book, book review, books, bravery, divergent, dystopian, review, reviews, veronica roth, YA, young adult
by Veronica Roth
genre: dystopian, YA
Synopsis from Goodreads
In Beatrice Prior’s dystopian Chicago world, society is divided into five factions, each dedicated to the cultivation of a particular virtue–Candor (the honest), Abnegation (the selfless), Dauntless (the brave), Amity (the peaceful), and Erudite (the intelligent). On an appointed day of every year, all sixteen-year-olds must select the faction to which they will devote the rest of their lives. For Beatrice, the decision is between staying with her family and being who she really is–she can’t have both. So she makes a choice that surprises everyone, including herself.
During the highly competitive initiation that follows, Beatrice renames herself Tris and struggles alongside her fellow initiates to live out the choice they have made. Together they must undergo extreme physical tests of endurance and intense psychological simulations, some with devastating consequences. As initiation transforms them all, Tris must determine who her friends really are–and where, exactly, a romance with a sometimes fascinating, sometimes exasperating boy fits into the life she’s chosen. But Tris also has a secret, one she’s kept hidden from everyone because she’s been warned it can mean death. And as she discovers unrest and growing conflict that threaten to unravel her seemingly perfect society, Tris also learns that her secret might help her save the ones she loves . . . or it might destroy her.
Absolutely stellar reviews, I first added it to my TBR pile because it won the Goodreads Reader’s Choice Award. When I started reading it, I didn’t understand what all the fuss was about. There are some good concepts and fantastic quotes. It’s spurred conversations with my roommates on a number of occasions. But if I grade it purely on my level of enjoyment, it falls flat.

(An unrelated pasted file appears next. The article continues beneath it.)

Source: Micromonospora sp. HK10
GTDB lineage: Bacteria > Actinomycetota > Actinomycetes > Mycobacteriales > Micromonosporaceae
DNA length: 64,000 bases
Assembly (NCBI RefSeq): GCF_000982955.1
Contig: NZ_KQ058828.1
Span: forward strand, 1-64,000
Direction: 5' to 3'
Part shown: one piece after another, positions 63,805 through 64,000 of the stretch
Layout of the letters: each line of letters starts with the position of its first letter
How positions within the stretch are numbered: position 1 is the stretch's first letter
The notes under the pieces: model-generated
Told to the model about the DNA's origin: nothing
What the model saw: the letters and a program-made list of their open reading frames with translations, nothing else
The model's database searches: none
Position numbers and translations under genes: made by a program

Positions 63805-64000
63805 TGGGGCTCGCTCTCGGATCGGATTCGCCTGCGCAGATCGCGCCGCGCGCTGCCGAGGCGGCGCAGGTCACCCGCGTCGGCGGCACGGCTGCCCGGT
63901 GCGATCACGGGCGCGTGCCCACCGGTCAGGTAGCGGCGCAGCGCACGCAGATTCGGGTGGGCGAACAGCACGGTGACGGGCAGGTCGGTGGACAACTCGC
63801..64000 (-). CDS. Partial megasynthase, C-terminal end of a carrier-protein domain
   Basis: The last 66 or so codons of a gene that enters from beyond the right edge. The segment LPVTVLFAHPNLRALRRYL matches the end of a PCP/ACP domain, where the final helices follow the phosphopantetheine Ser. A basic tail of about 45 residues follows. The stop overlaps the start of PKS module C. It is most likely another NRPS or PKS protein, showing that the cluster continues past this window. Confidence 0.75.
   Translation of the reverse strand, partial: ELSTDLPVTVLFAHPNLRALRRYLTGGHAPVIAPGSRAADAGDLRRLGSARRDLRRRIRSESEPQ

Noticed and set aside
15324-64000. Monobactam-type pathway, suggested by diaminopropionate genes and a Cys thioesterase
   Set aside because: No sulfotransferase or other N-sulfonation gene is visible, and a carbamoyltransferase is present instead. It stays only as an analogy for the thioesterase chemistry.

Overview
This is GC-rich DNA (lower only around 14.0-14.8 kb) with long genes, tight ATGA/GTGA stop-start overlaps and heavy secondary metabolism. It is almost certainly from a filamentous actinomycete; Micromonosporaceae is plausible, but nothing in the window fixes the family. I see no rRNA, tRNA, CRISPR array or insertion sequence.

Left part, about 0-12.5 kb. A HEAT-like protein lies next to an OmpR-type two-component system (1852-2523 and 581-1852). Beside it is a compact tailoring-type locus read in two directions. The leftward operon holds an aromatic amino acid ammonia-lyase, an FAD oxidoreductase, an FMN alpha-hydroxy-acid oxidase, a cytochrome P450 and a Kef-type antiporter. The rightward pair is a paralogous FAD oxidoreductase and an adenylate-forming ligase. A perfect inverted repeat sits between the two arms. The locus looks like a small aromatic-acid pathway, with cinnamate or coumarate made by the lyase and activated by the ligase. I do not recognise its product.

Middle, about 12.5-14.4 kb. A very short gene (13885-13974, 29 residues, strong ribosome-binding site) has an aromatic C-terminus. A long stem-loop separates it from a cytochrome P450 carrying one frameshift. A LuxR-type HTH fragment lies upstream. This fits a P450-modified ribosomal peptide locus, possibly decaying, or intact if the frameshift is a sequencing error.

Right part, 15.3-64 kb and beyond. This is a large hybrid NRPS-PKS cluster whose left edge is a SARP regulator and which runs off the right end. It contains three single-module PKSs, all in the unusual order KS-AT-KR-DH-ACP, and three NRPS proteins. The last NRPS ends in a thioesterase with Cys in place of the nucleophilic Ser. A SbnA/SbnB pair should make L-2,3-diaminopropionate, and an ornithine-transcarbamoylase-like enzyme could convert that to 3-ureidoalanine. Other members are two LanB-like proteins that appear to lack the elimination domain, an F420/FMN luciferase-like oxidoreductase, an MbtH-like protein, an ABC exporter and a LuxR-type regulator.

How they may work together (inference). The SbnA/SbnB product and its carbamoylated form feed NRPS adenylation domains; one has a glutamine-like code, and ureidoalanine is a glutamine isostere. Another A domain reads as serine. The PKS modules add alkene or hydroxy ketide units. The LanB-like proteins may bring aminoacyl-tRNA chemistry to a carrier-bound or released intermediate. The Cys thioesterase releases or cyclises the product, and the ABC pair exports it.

At first I was annoyed by Roth’s (apparent) definition of strength and bravery. Sorry kiddo, you’re not athletic enough to jump on a moving train or land on a rooftop (even though you were brave enough to jump off a moving train onto a rooftop) so you fail or die. Then it clicked. Roth was making a point of distorting the good traits into negative ones. That helped me like the book more, but it took a while to get interesting and I didn’t connect with Tris. Around the 80% mark, I wanted to shake Tris and be like “WTF is wrong with you? Do you have a death wish or are you an idiot?”
Then I hit the final chapters and, how can I put this…
However, there’s enough good material for several blog posts, so if you’re a blogger, this is a good book (or if you’re in a book club).
Overall, 3 out of 5 stars.
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Never liked the movie
What didn’t you like about it?
It was cool but to simple for me
Anne Schilde said:
I’ve heard a couple of qualified one star reviews, so I appreciate this tweener. I actually loved the movie, but couldn’t imagine myself tolerating its ridiculous premise on paper. You can’t put people in a box and expect me to read your book. You can’t. The premise of this story rather neatly packages all people into five boxes and so bye-bye.
The movie trailer lured me in with the dreamscapes and the falling, two of my guilty pleasures. It was hit and miss with chemistry between Tris and Four, but she reminded me of me, and he was hot, so it was okay. The rest was just great fun on screen. If I could have just been stuck in the popcorn line for the first seven minutes, I would have raved about it to the point where people thought I was a blathering idiot. …those who don’t already, of course. 🙂
I see what you mean about putting people into boxes. To me, it didn’t seem that different from what we try to do in society already, but on a smaller scale. A job is not a permanent thing, but generally you select a path and are expected to stick to it. People in Marketing have very different personality traits than people in Sales. Reduce the number of options to 5 and you have Divergent.